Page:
In the aftermath of the 2008 financial crisis, Congress consolidated the task of enforcing federal consumer finance laws into one agency. It created the Consumer Financial Protection Bureau to protect consumers in the marketplace and, in part, regulate predatory financial products, like the high-risk mortgages that had contributed to the crash. As part of its efforts to foster the agency’s independence, funding for the CFPB would come not from the annual appropriations process in Congress, but instead from the Federal Reserve, which itself is funded through the fees that it charges depositors for the services that it provides. On Oct. 3, the Supreme Court will hear oral argument in a case brought by groups representing the payday-lending industry, who argue that this funding scheme is instead the CFPB’s fatal flaw.
The stakes in the case are high. The Biden administration, which represents the CFPB, warns that a ruling for the challengers could call into question not only the payday-lending rule at the center of this case but also a wide swath of other regulations that protect consumers. And more broadly, the case is the first of several on the court’s docket this term in which the justices will weigh in on the division of authority between the three branches of government, as well as the power of administrative agencies.
Created as part of the Dodd-Frank Wall Street Reform and Consumer Protection Act, the CFPB’s powers include the authority to issue rules barring unfair, deceptive, or abusive acts that target consumers. In 2017, the agency issued a “payday lending” rule that, as relevant here, bars lenders covered by the rule from trying to withdraw a repayment from a borrower’s bank account when their first two efforts fail because the borrower does not have enough money in the account. When it issued the rule, the CFPB explained that lenders will often try to withdraw funds several times on the same day and then, if unsuccessful, try again in the days that follow, leading to large penalties and fees for the borrower.
Two industry groups representing payday lenders went to federal court in 2018 to challenge the rule. After a federal district court in Texas upheld the rule, the challengers appealed to the U.S. Court of Appeals for the 5th Circuit. A panel made up of three judges appointed by former President Donald Trump rejected the challengers’ argument that the rule violated the federal laws governing administrative agencies, but it agreed that the funding structure of the CFPB was unconstitutional.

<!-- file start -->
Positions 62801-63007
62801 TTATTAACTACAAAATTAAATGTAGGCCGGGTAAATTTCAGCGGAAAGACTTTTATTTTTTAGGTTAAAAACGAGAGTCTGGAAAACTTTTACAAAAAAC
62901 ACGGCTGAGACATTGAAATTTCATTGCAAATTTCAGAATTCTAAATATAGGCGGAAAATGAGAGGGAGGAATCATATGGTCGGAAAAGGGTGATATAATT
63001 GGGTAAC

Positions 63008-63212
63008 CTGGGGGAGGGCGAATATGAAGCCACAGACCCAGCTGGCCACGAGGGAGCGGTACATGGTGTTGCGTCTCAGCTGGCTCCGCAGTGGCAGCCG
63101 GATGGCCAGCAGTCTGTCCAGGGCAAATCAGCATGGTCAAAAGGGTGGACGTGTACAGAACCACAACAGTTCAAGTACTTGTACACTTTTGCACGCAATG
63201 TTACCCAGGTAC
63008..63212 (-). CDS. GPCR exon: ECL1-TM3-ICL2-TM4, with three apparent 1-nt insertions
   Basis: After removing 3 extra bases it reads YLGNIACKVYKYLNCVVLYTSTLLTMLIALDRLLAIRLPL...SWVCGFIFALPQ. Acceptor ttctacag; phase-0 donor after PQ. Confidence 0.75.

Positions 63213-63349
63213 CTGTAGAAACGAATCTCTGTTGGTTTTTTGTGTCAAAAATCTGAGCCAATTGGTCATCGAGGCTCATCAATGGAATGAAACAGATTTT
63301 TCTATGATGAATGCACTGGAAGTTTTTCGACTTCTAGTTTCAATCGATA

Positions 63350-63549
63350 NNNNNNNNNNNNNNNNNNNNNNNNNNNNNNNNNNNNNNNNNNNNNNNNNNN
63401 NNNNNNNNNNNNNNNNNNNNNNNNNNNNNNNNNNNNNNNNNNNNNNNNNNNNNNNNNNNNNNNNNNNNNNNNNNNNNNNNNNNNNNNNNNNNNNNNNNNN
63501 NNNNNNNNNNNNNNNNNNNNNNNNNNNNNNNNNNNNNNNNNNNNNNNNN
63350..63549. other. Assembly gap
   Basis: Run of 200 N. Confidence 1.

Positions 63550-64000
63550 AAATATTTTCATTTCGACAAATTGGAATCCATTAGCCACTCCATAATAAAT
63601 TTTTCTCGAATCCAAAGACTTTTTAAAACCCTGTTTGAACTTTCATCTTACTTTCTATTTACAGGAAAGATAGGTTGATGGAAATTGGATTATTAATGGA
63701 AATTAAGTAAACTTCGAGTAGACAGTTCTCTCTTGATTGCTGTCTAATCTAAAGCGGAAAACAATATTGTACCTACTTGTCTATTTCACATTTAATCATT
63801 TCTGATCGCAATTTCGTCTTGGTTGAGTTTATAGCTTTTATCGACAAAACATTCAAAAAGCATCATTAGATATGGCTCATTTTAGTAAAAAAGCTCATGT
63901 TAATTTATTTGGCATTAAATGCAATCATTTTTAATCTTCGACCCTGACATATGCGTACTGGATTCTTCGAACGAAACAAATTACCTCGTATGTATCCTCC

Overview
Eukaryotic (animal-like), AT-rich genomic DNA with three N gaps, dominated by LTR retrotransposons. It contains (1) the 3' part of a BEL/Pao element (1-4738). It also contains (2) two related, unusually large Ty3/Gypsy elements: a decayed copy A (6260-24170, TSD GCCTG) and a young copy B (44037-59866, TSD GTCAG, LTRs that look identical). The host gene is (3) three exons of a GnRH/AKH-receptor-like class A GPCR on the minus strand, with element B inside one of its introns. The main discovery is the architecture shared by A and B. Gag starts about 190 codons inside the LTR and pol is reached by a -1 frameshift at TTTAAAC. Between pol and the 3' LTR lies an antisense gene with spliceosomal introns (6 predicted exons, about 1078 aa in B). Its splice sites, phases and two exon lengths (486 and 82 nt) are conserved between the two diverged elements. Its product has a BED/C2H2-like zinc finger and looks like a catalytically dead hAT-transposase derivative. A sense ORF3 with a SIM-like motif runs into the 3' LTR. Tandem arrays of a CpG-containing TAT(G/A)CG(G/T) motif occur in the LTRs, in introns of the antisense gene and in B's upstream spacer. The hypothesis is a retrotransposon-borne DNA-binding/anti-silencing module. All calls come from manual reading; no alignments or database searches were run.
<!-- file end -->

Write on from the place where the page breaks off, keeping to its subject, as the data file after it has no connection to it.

The court of appeals pointed to Article I, Section 9 of the Constitution, known as the appropriations clause, which instructs that “[n]o money shall be withdrawn from the Treasury, but in Consequence of Appropriations made by Law.” In this case, the court of appeals contended, the CFPB’s funding is “double-insulated” from Congress’s power under the appropriations clause: Not only does the CFPB receive its funding from the Federal Reserve, rather than through the normal appropriations process, but Congress does not determine the amount of that funding. Instead, the CFPB requests the amount that it needs from the Fed and automatically receives the money, subject to a cap imposed by Congress. “Whatever the line between a constitutionally and unconstitutionally funded agency may be, this unprecedented arrangement crosses it,” the court of appeals determined, because the CFPB is “no longer dependent and, as a result, no longer accountable to” Congress.
Turning to the question of the remedy for the violation of the appropriations clause, the court of appeals concluded that the CFPB could not have issued the payday-lending rule without its unconstitutional funding scheme. As a result, the court of appeals vacated the rule. The Biden administration came to the Supreme Court in November, and the justices agreed to weigh in.
Defending the funding mechanism, the CFPB contends that the appropriations clause simply prohibits money from being paid out of the Treasury, and federal officials from spending public funds, unless Congress has passed a law authorizing that funding. That is precisely what Congress did for the CFPB, the agency contends: It provided that the CFPB will receive funding every year from the Fed’s earnings, up to the limit identified by Congress, “and further specified when and how the Bureau may spend those funds.”